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18. After this, he overpowered such of the Pisidians as had offered him resistance, and subdued Phrygia; and after he had taken the city of Gordium, 1 reputed to have been the home of the ancient Midas, he saw the much-talked-of waggon bound fast to its yoke with bark of the cornel-tree, and heard a story confidently told about it by the Barbarians, to the effect that whosoever loosed the fastening was destined to become king of the whole world. Well, then, most writers say that since the fastenings had their ends concealed, and were intertwined many times in crooked coils, Alexander was at a loss how to proceed, and finally loosened the knot by cutting it through with his sword, and that when it was thus smitten many ends were to be seen. But Aristobulus says that he undid it very easily, by simply taking out the so-called ‘hestor,’ or pin, of the waggon-pole, by which the yoke-fastening was held together, and then drawing away the yoke. 2

[3] Setting out from there, he subdued Paphlagonia and Cappadocia, and on hearing of the death of Memnon, one of the commanders of Dareius on the sea-board, who was thought likely to give Alexander abundant trouble and infinite annoyance, he was all the more encouraged for his expedition into the interior. [4] Moreover, Dareius was already coming down to the coast from Susa, exalted in spirit by the magnitude of his forces (for he was leading an army of six hundred thousand men), and also encouraged by a certain dream, which the Magi interpreted in a way to please him rather than as the probabilities demanded. For he dreamed that the Macedonian phalanx was all on fire, and that Alexander, attired in a robe which he himself formerly used to wear when he was a royal courier, was waiting upon him, after which service he passed into the temple of Belus and disappeared. [5] By this means, as it would seem, it was suggested to Dareius from Heaven that the exploits of the Macedonians would be conspicuous and brilliant, that Alexander would be master of Asia, just as Dareius became its master when he was made king instead of royal courier, and would speedily end his life with glory.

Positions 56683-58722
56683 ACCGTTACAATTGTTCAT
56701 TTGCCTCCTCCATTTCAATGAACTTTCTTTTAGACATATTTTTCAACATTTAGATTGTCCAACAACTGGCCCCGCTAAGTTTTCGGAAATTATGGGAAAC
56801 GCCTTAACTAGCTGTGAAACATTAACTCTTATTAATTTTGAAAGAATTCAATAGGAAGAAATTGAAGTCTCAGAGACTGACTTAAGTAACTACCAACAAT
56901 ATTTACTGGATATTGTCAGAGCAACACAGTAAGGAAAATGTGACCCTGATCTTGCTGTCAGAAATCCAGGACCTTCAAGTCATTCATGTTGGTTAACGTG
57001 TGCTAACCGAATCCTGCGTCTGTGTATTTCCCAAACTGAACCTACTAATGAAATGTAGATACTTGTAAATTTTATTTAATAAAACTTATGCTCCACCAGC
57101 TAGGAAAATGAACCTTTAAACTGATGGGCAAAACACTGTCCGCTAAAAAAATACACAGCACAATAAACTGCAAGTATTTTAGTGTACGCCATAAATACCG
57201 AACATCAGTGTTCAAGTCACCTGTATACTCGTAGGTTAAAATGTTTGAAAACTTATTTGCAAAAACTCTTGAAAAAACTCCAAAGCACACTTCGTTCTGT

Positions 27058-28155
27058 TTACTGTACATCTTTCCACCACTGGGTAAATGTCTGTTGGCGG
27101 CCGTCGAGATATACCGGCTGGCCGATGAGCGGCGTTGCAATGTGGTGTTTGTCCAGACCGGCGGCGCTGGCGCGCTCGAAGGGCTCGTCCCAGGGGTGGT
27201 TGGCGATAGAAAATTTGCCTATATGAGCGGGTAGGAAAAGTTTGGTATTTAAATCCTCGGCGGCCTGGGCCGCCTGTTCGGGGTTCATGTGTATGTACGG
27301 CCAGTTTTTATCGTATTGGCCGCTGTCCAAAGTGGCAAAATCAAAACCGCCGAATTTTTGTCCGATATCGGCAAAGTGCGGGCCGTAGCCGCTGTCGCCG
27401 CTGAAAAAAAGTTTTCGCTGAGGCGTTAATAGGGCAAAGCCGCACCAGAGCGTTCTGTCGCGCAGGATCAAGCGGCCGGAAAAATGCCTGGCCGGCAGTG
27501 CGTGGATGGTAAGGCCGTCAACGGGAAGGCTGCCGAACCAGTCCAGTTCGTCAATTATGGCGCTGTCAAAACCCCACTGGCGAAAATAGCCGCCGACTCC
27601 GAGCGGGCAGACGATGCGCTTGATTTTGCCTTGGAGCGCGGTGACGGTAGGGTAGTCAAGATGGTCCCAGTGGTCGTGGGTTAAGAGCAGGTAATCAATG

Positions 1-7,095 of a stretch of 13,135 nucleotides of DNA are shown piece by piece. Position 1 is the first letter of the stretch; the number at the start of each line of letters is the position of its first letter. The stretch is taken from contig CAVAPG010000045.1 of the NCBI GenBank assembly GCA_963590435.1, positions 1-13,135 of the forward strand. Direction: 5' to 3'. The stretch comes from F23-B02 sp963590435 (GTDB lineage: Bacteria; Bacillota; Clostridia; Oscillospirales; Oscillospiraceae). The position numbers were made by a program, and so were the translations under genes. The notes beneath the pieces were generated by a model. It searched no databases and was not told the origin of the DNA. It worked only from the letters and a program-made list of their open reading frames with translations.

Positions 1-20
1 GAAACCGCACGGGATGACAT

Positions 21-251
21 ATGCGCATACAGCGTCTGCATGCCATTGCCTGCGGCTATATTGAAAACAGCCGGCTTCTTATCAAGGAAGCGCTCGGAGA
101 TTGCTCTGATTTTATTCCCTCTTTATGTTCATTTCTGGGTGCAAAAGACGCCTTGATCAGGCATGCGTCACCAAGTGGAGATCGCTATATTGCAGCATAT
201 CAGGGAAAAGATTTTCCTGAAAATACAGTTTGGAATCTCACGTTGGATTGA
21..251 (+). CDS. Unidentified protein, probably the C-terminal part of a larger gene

1 Early in 333 B.C.

2 Cf. Arrian, Anab. ii. 3.

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